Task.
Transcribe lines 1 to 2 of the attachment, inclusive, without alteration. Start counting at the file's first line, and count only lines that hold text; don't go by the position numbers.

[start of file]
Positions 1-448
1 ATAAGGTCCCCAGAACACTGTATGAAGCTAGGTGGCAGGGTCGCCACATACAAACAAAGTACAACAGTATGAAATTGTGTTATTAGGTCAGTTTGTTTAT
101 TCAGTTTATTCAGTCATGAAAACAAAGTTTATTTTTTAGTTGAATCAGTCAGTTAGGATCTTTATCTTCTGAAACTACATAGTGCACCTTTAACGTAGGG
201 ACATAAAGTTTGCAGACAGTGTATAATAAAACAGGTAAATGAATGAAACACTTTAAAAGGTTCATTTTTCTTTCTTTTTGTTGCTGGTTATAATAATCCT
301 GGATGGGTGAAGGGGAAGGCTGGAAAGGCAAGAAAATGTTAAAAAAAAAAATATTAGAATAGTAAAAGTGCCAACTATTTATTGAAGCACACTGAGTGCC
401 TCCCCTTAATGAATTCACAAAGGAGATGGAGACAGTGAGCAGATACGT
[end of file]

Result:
Positions 1-448
1 ATAAGGTCCCCAGAACACTGTATGAAGCTAGGTGGCAGGGTCGCCACATACAAACAAAGTACAACAGTATGAAATTGTGTTATTAGGTCAGTTTGTTTAT